This is where my inexperience with my own tools, zettlr and markdown, really hampered me. I'm pretty sure I could get zettlr to do most of what Roam was doing, and maybe even do it efficiently and speedily. To get there, I would have had to stop doing one research project and start another research project on just using zettlr.
I would love to watch Elizabeth take notes on a chapter in real time, to see more of what her actual workflow is like. How much effort does she really expend in those notes, and does it seem worth it to me? Would it seem worth it to me for a more ambitious project? I think watching that would also help me learn the method a lot better than reading about how she does notes, as it would be directly tied to a research project already.
Synthesizing notes into answers to questions was conceptually easy, but logistically I was limited by the same inexperience with my tools as I was when I was taking the notes themselves. Before I do another research project, I want to learn more about using Zettlr (or another tool if I choose to switch) to make citations and cross-post connections.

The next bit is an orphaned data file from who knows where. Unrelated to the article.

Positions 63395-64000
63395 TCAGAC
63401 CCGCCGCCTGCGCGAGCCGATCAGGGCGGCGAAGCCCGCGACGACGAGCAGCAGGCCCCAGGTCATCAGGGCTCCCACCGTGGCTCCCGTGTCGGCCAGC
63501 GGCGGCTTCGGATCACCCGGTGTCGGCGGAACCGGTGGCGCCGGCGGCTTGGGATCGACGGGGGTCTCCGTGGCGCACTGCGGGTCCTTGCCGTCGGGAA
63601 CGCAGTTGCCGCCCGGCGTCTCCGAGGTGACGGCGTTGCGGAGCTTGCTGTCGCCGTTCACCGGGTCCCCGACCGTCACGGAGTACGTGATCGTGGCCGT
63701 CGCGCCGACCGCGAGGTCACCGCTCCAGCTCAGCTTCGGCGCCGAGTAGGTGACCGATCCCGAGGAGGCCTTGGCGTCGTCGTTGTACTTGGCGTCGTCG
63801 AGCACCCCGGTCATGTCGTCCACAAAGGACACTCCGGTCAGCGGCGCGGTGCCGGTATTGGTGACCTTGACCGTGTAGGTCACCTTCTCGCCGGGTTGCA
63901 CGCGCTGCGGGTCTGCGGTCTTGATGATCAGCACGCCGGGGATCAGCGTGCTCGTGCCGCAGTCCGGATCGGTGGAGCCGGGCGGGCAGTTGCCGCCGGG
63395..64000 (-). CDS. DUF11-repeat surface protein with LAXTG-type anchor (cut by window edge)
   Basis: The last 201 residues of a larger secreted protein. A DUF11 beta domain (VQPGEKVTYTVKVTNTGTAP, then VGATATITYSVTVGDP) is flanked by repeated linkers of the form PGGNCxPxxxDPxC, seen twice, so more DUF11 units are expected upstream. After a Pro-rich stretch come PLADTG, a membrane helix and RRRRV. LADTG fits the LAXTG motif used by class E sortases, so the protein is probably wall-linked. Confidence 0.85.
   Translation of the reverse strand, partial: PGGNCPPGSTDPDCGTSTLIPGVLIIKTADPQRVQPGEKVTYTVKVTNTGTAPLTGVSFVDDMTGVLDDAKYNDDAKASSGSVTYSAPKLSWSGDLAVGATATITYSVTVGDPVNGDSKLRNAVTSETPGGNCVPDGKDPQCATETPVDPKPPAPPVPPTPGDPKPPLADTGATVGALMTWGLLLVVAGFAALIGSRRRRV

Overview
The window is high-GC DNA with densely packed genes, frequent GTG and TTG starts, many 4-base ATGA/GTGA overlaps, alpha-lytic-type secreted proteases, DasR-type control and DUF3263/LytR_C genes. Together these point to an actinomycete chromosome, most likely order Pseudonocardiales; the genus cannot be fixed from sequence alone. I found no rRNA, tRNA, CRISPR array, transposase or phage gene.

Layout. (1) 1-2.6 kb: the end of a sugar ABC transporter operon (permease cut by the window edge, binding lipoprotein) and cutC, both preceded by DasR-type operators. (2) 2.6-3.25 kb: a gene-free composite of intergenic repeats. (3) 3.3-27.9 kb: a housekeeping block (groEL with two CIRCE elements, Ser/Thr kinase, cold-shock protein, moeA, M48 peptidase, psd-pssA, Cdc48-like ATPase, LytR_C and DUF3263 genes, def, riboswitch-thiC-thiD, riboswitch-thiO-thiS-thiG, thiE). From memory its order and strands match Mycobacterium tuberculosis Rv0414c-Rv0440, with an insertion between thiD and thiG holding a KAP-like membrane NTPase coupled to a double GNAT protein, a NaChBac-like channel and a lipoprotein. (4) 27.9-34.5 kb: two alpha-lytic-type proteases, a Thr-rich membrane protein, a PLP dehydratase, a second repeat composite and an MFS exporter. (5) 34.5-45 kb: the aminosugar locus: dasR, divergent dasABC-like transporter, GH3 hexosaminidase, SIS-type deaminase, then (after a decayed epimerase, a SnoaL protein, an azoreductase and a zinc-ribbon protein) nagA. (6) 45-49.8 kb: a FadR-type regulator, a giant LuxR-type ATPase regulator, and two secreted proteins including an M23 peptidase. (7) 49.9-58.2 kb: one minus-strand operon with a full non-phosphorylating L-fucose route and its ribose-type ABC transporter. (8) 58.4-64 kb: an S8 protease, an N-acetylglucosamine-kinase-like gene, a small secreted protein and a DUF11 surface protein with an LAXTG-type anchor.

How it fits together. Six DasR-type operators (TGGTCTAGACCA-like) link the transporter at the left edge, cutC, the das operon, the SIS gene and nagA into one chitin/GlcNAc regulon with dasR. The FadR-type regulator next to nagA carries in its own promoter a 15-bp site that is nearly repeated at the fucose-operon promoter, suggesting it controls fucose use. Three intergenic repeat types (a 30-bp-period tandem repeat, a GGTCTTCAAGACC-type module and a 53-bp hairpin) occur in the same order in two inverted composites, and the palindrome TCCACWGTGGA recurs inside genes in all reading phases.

During this research project, I would often take notes on a source into two different posts at the same time. I'd be putting all my notes directly into the notes doc for that source, then I would switch to my questions doc and start adding some data there immediately.
I noticed while doing my research project that I at times wanted to construct an argument between a couple of sources. "X says x, Y says y, how do I use both these ideas to answer my question?" I found actually doing this to be annoying, and I ended up not really doing much of it in my notes or in my synthesis.
That type of conversation between sources is one of the great strengths of the erstwhile Slate Star Codex (as well as many other blogs I love), so I want to encourage it in my own writing. I don't normally do that by default, so having it seem desirable here seems like a strength of the method. Before I do something like this again, I'd want to remove whatever barriers made me averse to doing that kind of synthesis.
This is the first time that I've appreciated the qualitative differences between different citation styles. Prior to this, when I would write a paper or report, I'd just throw a link or title into a references section while I was writing and clean it up later. I'd pick whatever citation style was called for by the journal/class that I'd be submitting the paper to. I treated citations (and citation style) like something that was getting in the way of writing a paper and figuring things out.